Catalogo Articoli (Spogli Riviste)

OPAC HELP

Titolo:
Intracellular mechanisms of amyloid accumulation and pathogenesis in Alzheimer's disease
Autore:
Glabe, C;
Indirizzi:
Univ Calif Irvine, Dept Mol Biol & Biochem, Irvine, CA 92697 USA Univ Calif Irvine Irvine CA USA 92697 iol & Biochem, Irvine, CA 92697 USA
Titolo Testata:
JOURNAL OF MOLECULAR NEUROSCIENCE
fascicolo: 2, volume: 17, anno: 2001,
pagine: 137 - 145
SICI:
0895-8696(200110)17:2<137:IMOAAA>2.0.ZU;2-0
Fonte:
ISI
Lingua:
ENG
Soggetto:
BETA-PROTEIN-PRECURSOR; SENILE PLAQUES; DYSTROPHIC NEURITES; HEPARAN-SULFATE; ULTRASTRUCTURAL-LOCALIZATION; END-PRODUCTS; NEUROFIBRILLARY TANGLES; MUTANT PRESENILINS; FREE-RADICALS; CORE PROTEIN;
Keywords:
intracellular amyloid A beta; dense bodies dystrophic neurites; amyloid accumulation; Alzheimer's pathogenesis; lysosomes;
Tipo documento:
Article
Natura:
Periodico
Settore Disciplinare:
Life Sciences
Citazioni:
92
Recensione:
Indirizzi per estratti:
Indirizzo: Glabe, C Univ Calif Irvine, Dept Mol Biol & Biochem, Irvine, CA 92697 USA Univ Calif Irvine Irvine CA USA 92697 chem, Irvine, CA 92697 USA
Citazione:
C. Glabe, "Intracellular mechanisms of amyloid accumulation and pathogenesis in Alzheimer's disease", J MOL NEURO, 17(2), 2001, pp. 137-145

Abstract

Cell-culture studies have revealed some of the fundamental features of theinteraction of amyloid A beta with cells and the mechanism of amyloid accumulation and pathogenesis in vitro. A beta1-42, the longer isoform of amyloid that is preferentially concentrated in senile plaque (SP) amyloid deposits in Alzheimer's disease (AD), is resistant to degradation and accumulatesas insoluble aggregates in late endosomes or lysosomes. Once these aggregates have nucleated inside the cell, they grow by the addition of aberrantlyfolded APP and amyloid-genic fragments of APP, that would otherwise be degraded, onto the amyloid lattice in a fashion analogous to prion replication. This accumulation of heterogeneous aggregated APP fragments and A beta appears to mimic the pathophysiology of dystrophic neurites, where the same spectrum of components has been identified by immunohistochemistry. In the brain, this residue appears to be released into the extracellular space, possibly by a partially apoptotic mechanism that is restricted to the distal compartments of the neuron. Ultimately, this insoluble residue may be further digested to the protease-resistant A betan-42 core, perhaps by microglia,where it accumulates as senile plaques. Thus, the dystrophic neurites are likely to be the source of the immediate precursors of amyloid in the senile plaques. This is the opposite of the commonly held view that extracellular accumulation of amyloid induces dystrophic neurites. Many of the key pathological events of AD may also be directly related to the intracellular accumulation of this insoluble amyloid. The aggregated, intracellular amyloid induces the production of reactive oxygen species (ROS) and lipid peroxidation products and ultimately results in the leakage of the lysosomal membrane. The breakdown of the lysosomal membrane may be a key pathogenic event, leading to the release of heparan sulfate and lysosomalhydrolases into the cytosol. Together, these observations provide the novel view that amyloid deposits and some of the early events of amyloid pathogenesis initiate randomly within single cells in AD. This pathogenic mechanism can explain some of the more enigmatic features of Alzheimer's pathogenesis, like the focal nature of amyloid plaques, the relationship between amyloid, dystrophic neurites and neurofibrillary-tangle pathology, and the miscompartmentalization of extracellular and cytosolic components observed in AD brain.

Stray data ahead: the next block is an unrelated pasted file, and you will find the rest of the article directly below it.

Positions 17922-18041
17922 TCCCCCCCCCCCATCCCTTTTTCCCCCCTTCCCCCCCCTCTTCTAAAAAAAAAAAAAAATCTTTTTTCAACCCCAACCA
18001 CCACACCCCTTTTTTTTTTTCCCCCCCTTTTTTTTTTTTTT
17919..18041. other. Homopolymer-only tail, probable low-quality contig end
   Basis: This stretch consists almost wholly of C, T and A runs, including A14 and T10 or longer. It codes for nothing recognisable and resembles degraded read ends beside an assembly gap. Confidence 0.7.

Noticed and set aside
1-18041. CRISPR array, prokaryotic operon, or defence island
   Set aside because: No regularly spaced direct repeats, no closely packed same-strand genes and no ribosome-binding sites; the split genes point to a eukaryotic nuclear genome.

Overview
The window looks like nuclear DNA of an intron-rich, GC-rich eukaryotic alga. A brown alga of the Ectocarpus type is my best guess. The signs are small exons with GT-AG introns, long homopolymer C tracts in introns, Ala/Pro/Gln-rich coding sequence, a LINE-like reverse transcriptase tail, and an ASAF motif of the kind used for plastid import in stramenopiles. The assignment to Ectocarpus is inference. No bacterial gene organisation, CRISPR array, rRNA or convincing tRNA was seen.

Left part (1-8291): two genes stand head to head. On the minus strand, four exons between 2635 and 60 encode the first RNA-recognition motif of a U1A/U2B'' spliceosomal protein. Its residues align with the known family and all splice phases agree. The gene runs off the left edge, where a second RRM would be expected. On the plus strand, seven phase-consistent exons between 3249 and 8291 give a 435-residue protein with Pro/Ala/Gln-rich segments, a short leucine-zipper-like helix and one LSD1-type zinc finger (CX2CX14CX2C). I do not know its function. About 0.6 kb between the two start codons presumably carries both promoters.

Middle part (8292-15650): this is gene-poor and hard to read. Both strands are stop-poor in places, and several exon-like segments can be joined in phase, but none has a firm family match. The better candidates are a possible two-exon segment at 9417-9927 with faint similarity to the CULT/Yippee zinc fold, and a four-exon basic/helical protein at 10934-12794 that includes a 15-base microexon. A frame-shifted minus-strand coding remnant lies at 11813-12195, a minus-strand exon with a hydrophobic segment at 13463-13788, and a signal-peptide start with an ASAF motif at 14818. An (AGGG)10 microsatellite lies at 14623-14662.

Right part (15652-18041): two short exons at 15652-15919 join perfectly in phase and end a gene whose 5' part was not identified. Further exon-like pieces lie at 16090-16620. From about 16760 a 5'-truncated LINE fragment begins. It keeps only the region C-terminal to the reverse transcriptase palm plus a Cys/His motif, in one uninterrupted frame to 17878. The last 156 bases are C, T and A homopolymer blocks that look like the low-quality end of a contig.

ASDD Area Sistemi Dipartimentali e Documentali, Università di Bologna, Catalogo delle riviste ed altri periodici
Documento generato il 28/03/20 alle ore 23:30:47